The Senate’s top Democrat is urging military officials to protect the reputation and safety of an Army officer turned key witness in the ongoing impeachment investigation into President Donald Trump.
Lt. Col. Alexander Vindman, a 20-year active-duty soldier now assigned to the National Security Council as a Ukraine expert, was subpoenaed by House lawmakers earlier this week to testify about a disputed July 25 call between Trump and Ukraine President Volodymyr Zelenskiy.
In testimony released before his appearance, Vindman said he had concerns that Trump appeared to “demand that a foreign government investigate a U.S. citizen," referring to allegations leveled against family members of Democratic presidential rival Joe Biden.
Since his appearance, Vindman background in the military and as a Ukrainian immigrant has received public scrutiny, including from the president himself. On Wednesday, he referred to Vindman on Twitter as a “Never Trumper witness” and accused him of being part of a “witch hunt.”
Later in the day, Senate Minority Leader Chuck Schumer, D-N.Y., implored Army officials to defend the soldier.
“He is a patriot for being willing to do what we hope and expect every service member will do: to tell the truth when asked,” Schumer said in a letter to Army Secretary Ryan McCarthy and Army Chief of Staff Gen. James McConville. “It is incumbent on the Army to ensure that he is afforded the same protections as whistleblowers and protected from reprisal for testifying before Congress.”
The letter follows a similar one Schumer sent to intelligence officials requesting additional protections for whistleblowers testifying before Congress.
In the case of Vindman, Schumer noted that “although he has served our country for more than 20 years and is a recipient of the Purple Heart after being injured while serving in Iraq, he has been called a variety of derogatory terms and some have even gone so far as to call him a spy and question his loyalty to the United States.”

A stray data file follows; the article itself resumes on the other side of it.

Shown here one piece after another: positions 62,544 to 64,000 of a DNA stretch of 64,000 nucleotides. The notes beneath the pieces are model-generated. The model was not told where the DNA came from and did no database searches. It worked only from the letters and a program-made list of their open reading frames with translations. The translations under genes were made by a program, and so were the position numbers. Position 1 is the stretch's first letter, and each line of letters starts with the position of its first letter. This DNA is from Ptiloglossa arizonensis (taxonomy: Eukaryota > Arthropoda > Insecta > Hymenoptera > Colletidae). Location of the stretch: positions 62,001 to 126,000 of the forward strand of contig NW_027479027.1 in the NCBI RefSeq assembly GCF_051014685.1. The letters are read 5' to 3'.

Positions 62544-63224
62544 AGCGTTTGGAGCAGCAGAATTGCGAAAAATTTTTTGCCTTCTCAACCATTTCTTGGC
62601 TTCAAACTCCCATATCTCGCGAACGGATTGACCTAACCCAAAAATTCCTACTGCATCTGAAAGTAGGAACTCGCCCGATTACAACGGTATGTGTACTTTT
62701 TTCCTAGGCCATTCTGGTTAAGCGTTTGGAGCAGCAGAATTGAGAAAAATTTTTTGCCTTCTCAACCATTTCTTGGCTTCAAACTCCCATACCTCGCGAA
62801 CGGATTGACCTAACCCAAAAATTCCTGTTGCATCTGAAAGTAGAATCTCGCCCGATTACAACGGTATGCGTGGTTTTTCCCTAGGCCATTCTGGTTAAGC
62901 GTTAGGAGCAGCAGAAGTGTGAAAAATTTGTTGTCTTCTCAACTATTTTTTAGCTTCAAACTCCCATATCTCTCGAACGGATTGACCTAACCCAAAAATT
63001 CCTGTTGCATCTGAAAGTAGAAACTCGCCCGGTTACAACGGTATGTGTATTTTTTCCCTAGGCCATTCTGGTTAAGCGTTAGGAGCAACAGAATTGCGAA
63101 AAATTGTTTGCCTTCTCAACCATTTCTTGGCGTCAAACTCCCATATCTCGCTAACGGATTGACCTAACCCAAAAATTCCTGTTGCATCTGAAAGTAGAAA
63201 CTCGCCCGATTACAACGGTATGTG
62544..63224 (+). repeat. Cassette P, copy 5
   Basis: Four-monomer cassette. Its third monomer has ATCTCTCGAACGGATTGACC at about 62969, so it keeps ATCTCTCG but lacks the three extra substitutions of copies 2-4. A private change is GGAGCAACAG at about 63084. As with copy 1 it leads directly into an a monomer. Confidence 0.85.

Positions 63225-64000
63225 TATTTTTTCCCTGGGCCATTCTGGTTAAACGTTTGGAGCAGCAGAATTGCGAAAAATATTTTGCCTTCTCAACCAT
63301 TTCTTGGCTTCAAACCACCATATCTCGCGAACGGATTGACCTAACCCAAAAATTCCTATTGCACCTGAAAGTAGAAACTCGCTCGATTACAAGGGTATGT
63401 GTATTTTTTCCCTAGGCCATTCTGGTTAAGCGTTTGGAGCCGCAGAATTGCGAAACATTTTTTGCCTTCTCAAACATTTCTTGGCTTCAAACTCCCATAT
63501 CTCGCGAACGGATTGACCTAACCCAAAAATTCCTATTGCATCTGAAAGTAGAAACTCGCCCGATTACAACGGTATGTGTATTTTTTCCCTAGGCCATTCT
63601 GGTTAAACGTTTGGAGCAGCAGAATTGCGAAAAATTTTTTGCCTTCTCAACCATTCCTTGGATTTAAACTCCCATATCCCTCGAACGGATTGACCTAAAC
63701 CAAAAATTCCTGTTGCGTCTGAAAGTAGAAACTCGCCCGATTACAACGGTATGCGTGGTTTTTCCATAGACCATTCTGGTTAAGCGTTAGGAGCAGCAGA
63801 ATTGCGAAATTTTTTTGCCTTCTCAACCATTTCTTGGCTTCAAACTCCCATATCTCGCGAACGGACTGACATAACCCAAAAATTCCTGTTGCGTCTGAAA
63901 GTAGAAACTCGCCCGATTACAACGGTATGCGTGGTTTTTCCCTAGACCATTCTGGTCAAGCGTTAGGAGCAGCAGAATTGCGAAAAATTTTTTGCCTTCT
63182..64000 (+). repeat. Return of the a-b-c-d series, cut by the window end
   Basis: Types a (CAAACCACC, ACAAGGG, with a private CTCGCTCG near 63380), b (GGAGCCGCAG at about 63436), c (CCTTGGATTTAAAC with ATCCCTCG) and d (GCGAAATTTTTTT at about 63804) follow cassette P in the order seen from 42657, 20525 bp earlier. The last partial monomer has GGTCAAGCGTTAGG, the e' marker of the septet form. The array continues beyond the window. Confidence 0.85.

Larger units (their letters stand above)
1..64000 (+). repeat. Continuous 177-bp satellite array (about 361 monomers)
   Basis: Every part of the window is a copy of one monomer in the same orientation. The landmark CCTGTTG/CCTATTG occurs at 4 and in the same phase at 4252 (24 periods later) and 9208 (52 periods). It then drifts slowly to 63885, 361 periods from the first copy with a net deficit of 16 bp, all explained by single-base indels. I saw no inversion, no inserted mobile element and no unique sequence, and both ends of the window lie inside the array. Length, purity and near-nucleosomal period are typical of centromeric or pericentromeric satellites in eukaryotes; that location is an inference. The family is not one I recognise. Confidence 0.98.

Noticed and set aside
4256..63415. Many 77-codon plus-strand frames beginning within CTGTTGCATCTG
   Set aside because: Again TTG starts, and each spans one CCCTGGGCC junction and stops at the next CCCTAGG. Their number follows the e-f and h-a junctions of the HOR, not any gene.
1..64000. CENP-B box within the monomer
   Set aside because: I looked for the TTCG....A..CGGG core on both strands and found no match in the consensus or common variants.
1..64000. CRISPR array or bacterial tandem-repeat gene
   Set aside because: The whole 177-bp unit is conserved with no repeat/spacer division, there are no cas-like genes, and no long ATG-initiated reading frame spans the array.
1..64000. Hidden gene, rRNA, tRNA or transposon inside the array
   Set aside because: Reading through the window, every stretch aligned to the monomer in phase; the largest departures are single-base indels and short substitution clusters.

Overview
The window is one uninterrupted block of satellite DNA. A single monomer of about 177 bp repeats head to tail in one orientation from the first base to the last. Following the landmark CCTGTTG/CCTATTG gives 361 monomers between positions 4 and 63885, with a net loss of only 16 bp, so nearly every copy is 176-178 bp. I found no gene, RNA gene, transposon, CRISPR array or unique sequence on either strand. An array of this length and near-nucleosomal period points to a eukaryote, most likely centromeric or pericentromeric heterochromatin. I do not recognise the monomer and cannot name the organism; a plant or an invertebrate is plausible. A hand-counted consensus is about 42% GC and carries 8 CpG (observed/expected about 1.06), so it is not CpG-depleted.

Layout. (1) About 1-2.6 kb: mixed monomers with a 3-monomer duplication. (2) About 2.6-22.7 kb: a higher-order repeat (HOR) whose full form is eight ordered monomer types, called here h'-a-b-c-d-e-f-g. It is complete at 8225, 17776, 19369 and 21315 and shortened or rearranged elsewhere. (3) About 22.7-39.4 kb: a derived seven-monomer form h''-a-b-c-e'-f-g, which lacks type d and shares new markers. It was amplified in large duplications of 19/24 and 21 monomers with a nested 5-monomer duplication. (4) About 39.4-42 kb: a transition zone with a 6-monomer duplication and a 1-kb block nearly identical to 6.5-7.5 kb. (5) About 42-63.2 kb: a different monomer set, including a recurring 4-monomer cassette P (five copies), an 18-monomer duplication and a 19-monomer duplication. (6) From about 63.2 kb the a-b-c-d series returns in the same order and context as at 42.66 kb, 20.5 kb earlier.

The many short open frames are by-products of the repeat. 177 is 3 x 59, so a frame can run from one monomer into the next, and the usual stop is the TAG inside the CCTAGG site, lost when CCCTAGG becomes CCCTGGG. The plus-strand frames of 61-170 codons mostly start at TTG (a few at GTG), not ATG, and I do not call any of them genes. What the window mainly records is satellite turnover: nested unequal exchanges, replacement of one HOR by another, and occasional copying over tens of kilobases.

He called the attacks “outrageous and unacceptable” and warned that “this vitriol toward LTC Vindman may result in professional reprisals and threats to his personal safety and that of his family.”
Several Republican lawmakers have also condemned the criticism, including Wyoming Rep. and House Republican Conference Chair Liz Cheney, who called the attacks on Vindman shameful.
“We need to show that we are better than that as a nation,” Cheney said. “We’re talking about decorated veterans who have served this nation, who have put their lives on the line. It is shameful to question their patriotism, their love of this nation, and we should not be involved in that process."
In his testimony, Vindman said that he did express concerns about the Trump call “internally to National Security officials” but denied being the whistleblower who publicly brought forth potential criminal actions related to the conversation.
Leo covers Congress, Veterans Affairs and the White House for Military Times. He has covered Washington, D.C. since 2004, focusing on military personnel and veterans policies. His work has earned numerous honors, including a 2009 Polk award, a 2010 National Headliner Award, the IAVA Leadership in Journalism award and the VFW News Media award.